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Sunday, March 24, 2019

Opinion

Houston remains parked as Austin bans use of cellphones while driving


Houston_Austin Drivers

Semih Yusuf/The Cougar

There’s no denying that cellphones play a huge role in the current age. They are a lifeline to the outside world, and one has the benefit of the Internet at their fingertips.

The downside: people are glued to their phones when walking down the street, eating dinner and even while driving, but the latter may change very soon.

According to an article by the Houston Chronicle, using a handheld device while driving will be made illegal in Austin beginning January 2015. The Austin City Council said the ban will not be limited to cellphones, but will include other handheld devices such as navigation devices and music players.

Furthermore, this ban is not limited to motor vehicles; statesman.com said the ban will be enforced towards bicyclists as well.

As said in KXAN news, Deputy City Manager Michael McDonald outlined the decision to the mayor and the city council.

“The new ordinance should make it illegal to use a portable electronic device while operating a motor vehicle or bicycle in the active travel lane,” McDonald said. “The ban should apply to vehicles in motion as well as those stopped at traffic control devices.”

However, it is important to note that there will be certain exceptions to the rule. The Houston Chronicle reported that the use of hands-free GPS systems will still be permitted, as will the use of using a cellphone in cases of an emergency.

“The restriction of cellphones while driving would allow the driver to have more attention to their surroundings, possibly lowering collisions or accidents on the road,” said pre-pharmacy and health promotions junior Shannon Varghese.

This ban, while it may take some getting used to, will benefit drivers in the long run. No longer will one be forced to drive slowly behind another vehicle because its owner is paying more attention to their device than the road, and soon this ban will reduce the amount of fatalities on the road caused by drivers not focusing on what they are doing.

Austin is not the first Texas city to implement this ban.

A 2012 report put together by the Texas House of Representatives showed that a number of cities — including Galveston, San Antonio and Tomball — banned the use of cellular telephones while operating a motor vehicle. The question that now arises is whether this ban should be incorporated into the Houston law.

This debate is not one that has recently been raised; it is one that has been going on for a few years now.  In 2010, there were over 3,000 people killed in accidents related to distracted driving, according to an article by the Houston Public Media.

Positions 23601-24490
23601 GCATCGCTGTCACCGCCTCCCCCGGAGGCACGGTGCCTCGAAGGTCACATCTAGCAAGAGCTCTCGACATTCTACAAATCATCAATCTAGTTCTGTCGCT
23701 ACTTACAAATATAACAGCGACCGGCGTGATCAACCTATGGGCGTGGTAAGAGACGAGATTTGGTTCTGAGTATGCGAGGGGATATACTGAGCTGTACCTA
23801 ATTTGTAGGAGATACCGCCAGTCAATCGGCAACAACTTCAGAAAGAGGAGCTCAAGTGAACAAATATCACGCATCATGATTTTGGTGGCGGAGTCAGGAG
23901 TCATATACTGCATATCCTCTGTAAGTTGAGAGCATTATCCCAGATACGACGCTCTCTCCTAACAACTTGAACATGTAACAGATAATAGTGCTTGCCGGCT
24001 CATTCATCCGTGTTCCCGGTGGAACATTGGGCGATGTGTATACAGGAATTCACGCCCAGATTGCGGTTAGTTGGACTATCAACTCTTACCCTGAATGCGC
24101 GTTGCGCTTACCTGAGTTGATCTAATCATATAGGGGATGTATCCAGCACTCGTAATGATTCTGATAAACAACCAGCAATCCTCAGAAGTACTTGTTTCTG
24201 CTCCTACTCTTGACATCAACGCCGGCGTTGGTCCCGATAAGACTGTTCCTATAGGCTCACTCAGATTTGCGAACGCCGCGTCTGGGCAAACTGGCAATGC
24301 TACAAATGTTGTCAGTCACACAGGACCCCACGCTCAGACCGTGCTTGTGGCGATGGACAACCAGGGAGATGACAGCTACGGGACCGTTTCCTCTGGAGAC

In 2011, the National Transportation Safety Board requested a nationwide ban in cellphone usage whilst driving. Three years later, the ban has not been put into place.

In the aforementioned Houston Public Media article, online defensive driving course instructor Kent Bissell said that the majority of the public does not agree with the National Transportation Safety Board’s proposed ban because it is a matter of privacy.

“A lot of people say, ‘Hands-off my cellphone and my car. That’s my private time. You can’t tell me what to do, government,'” Bissell said. “But the fact of the matter is if you’re in the vehicle next to me and you’re texting, I’d rather know you’re focused on driving so you don’t run into me.”

This argument would have been relevant when in 2011 when the article was released; however, the importance of implementing this law now is more important than before, especially given the rapid rate at which technology is developing. It is even more important for high school and college students given their addiction to technology, combined with their knack for speed and irresponsibility while driving.

Operating a motor vehicle is one of the most dangerous things one can do, and maneuvering this vehicle should be a driver’s sole focus. Using a cellphone while driving is a horrible distraction, one that causes many horrible accidents and deaths, and yet people still choose to use them. Houston needs to enforce a law that prevents individuals from using their phone or any other handheld device while driving. The sooner this ban is put into place, the quicker it can eliminate any future fatalities.

Opinion columnist Trishna Buch is a print journalism senior and may be reached at [email protected]

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